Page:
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Freeze Protection, Refractometer

A few drops of coolant are placed under the sample window. The technician then holds the unit up to light and looks through the eye piece (right end).

Eye Piece

Sample Window

Need to know


Refractometer image l.jpg
Refractometer Image

Shadow

Read Here

The image will show the amount of freeze protection and is read at the scale at the bottom edge of the shadow. This unit can check EG and PG antifreeze freeze protection and battery specific gravity.

Need to know


Freeze protection test strips l.jpg
Freeze Protection, Test Strips

Test strips will change color when they are dipped into the coolant, and the color change is compared to the container.

Test strips are fairly accurate, easy to use, and inexpensive.

62

Need to know


Coolant corrosion protection l.jpg
Coolant Corrosion Protection

The new test strip color is compared to the color pads on the container to determine the amount of freeze protection and corrosion protection.

Need to know


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Freeze Protection, Hydrometer

? Accuracy

Need to know



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Testing Coolant with a Voltmeter

  • This test gives variable and questionable results depending on many factors

  • Galvanic=less than 200 mV

  • Electrolysis= (engine running and accessories switched on and off)=less than 300 mV. This check can locate faulty ground connections

Need to know


Radiator voltage l.jpg
Radiator Voltage

Connect the negative voltmeter lead to a good ground (this radiator has a plastic filler neck), and immerse the positive lead into the coolant. A reading of 0.300 V or greater indicates corrosion is probably occurring.

Need to know


Ph tests l.jpg
pH Tests

pH can be measure using test strips or a meter.

Fairly accurate and costs pennies/test.

Need to know


Ph meter l.jpg
pH Meter

This Milwaukee is probably more accurate and cost $30.00.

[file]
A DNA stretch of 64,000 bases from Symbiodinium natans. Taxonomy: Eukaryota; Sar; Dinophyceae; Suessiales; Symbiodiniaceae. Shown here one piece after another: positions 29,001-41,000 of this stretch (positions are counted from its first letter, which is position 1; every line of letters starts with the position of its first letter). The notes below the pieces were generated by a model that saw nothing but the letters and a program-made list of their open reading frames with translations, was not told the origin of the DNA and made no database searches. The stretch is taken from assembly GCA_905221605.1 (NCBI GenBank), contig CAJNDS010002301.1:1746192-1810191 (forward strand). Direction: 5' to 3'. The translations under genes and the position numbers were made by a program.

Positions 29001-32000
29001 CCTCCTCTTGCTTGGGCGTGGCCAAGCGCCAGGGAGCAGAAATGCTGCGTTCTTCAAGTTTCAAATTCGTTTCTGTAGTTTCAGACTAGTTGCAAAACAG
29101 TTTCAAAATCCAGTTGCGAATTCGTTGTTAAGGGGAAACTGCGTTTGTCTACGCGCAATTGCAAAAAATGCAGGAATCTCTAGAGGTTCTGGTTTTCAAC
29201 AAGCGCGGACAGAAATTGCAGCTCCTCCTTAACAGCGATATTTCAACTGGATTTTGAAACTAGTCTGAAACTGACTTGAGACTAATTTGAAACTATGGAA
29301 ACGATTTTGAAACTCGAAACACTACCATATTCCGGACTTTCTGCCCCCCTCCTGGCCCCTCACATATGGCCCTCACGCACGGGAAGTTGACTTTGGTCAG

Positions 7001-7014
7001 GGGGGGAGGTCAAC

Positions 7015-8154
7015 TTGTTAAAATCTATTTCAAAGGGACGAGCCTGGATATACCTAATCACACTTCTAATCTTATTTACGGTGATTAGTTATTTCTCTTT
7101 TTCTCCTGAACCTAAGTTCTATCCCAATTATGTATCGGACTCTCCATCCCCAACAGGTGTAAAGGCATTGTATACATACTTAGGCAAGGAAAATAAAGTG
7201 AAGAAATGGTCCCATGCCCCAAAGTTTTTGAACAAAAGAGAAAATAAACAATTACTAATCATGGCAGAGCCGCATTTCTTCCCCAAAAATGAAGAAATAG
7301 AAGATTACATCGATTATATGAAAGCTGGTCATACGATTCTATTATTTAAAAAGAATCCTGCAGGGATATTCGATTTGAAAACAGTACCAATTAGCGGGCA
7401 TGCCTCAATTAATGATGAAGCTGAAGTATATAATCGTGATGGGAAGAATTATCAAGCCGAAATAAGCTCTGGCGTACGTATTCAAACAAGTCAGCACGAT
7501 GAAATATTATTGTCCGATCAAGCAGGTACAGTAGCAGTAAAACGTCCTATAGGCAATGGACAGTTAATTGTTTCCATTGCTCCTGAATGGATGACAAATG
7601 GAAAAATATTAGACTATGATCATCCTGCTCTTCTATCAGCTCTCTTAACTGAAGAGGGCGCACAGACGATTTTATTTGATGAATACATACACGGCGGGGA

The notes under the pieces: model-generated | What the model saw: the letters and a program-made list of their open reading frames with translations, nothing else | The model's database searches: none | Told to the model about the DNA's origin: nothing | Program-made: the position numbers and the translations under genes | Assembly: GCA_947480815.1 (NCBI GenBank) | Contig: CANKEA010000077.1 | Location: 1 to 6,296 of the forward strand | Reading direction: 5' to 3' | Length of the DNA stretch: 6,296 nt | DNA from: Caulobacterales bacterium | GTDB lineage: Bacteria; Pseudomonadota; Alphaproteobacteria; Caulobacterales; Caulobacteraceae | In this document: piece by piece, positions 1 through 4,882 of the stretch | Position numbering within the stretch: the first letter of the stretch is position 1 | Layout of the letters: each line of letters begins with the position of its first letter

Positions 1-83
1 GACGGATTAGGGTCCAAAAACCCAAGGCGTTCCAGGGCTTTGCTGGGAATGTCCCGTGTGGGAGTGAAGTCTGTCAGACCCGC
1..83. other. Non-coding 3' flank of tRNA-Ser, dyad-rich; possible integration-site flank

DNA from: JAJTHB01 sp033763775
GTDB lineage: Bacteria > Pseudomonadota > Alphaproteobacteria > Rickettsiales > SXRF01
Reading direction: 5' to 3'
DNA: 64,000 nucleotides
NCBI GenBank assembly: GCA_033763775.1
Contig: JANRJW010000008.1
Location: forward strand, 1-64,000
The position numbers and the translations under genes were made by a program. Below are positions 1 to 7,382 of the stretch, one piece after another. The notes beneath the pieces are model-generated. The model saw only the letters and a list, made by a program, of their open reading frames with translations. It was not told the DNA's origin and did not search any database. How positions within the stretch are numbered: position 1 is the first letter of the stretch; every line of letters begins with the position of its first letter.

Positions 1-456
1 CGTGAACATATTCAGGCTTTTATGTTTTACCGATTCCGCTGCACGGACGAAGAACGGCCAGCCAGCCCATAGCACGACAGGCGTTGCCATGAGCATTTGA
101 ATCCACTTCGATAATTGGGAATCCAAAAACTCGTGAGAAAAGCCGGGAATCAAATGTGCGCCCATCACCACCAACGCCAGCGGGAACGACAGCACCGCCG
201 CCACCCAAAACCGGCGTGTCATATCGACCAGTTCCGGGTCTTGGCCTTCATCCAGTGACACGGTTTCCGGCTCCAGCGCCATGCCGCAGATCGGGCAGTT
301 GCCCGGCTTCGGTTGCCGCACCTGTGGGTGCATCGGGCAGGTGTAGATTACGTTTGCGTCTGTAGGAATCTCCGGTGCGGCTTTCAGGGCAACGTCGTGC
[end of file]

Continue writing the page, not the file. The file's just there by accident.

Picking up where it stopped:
Need to know


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Coolant Replacement

  • About 15 to 20% remains in the system after it has been drained

  • Fill system with antifreeze first and top off with water

  • Or use premixed coolant for good results, and adjust to 50-50 mix

  • Be sure to use the specified coolant

  • GM warns not to reuse coolant drained from the system

Need to know


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Coolant Replacement-#2

  • Check the pressure cap and radiator for faults

  • Check all hoses and always use coolant hose

Need to know


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Ford Specifications

  • Yellow-colored Motorcraft Premium Gold Engine Coolant, meeting Ford specification WSS-M97B51-A1.* Green-colored Motorcraft Premium Engine Coolant, meeting Ford specification ESE-M97B44-A.* Orange-colored Motorcraft Specialty Orange Engine Coolant, meeting Ford specification WSS-M97B44-D.

Nice to know


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Universal Coolant?

  • Universal antifreeze is a traditional green, all-purpose inorganic, additive formula suitable for use in passenger cars and light duty trucks Chrysler/Ford <2003 & GM <1995).

  • Arctic Blend Universal antifreeze/coolant contains a bittering agent to deter accidental swallowing.

  • ASTM D-3306

  • • ASTM D-4340

  • • ASTM D-4985

  • • ASTM D-4656

  • • ASTM D-6471

  • • Cummins 90T8-4

  • • Detroit Diesel 7SE298

  • • GM 1825

  • • GM 1899

  • • GM 6038M

  • • GM 1825M

  • • SAE 1941

  • • Thermo-King

  • • TMC RP 302B

  • • John Deere 8650-5

Nice to know


Universal coolant74 l.jpg
Universal Coolant

  • Universal Gold premixed antifreeze/coolant is a universal, hybrid organic acid technology (HOAT), extended life, low-silicate, phosphate-free antifreeze/coolant suitable for automotive/light duty and heavy duty diesel applications. This product was formulated to meet Ford WSS M97B51-A1 and Chrysler MS 9769 and other "global antifreeze" type specifications, as well as ASTM D3306, D4985 and D6210/11. Since this is a HOAT extended life antifreeze/ coolant it combines carboxylate organic acid salts with conventional inorganic salts and azoles; making it compatible with both extended life and conventional technology antifreeze/coolants.

Nice to know


Universal coolant75 l.jpg
Universal Coolant

Arctic Blend, Recycool, and Prestone Prime are coolants that have been formulated to be used in any vehicle. Two of these are ethylene glycol-based and one is propylene glycol-based. Exact specifications are available on the internet.

Nice to know


Passivation l.jpg
Passivation